# Size of metal domain needed to reflect light ; are small graphene sheets shiny?

I remembered that shininess of a material is because of reflection, ie surface current responding to light. Mathematically, one can solve Maxwell equations under a relevant boundary condition, with plane waves ansatz. This math only corresponds to situations when the size of the metal surface is way larger than the wavelength of light. What happen if the surfaces are smaller than wavelength of say ~600nm light?

What happen for metals that have domains size less than the wavelength? What happen for small graphene sheets whose edges are passivated by hydrogen, and are shorter than the wavelength? If electrons cannot move across different domains that are shorter than the wavelength, can the material possibly be shiny?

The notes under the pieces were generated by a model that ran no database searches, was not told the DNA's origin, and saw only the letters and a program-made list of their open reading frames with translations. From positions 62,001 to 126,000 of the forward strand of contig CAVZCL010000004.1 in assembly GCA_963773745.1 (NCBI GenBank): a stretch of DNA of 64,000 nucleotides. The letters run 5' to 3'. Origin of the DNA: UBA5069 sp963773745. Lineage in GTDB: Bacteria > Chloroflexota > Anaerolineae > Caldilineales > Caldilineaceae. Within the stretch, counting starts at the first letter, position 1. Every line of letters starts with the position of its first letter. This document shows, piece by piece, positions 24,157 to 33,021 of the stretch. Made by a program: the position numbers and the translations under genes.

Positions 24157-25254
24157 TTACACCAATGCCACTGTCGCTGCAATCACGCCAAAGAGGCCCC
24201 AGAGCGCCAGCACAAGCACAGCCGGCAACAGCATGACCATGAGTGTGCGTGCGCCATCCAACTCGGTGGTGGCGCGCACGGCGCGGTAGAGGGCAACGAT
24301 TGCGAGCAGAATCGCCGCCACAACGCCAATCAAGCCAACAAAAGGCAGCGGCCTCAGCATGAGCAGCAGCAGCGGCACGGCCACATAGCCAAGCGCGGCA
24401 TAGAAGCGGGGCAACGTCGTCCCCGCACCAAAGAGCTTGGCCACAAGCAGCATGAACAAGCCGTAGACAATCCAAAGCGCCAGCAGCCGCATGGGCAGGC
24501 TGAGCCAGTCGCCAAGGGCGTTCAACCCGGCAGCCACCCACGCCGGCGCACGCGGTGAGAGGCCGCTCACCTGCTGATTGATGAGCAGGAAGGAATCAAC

There isn't a sharp transition to specular reflection as the size of the reflecting object increases, so the size at which we would say the object is shiny is a matter of judgement. From personal experience mica flakes of around 10 $$\mu$$m and larger look shiny so as an order of magnitude estimate I would say the transition is somewhere around ten times the wavelength of the light.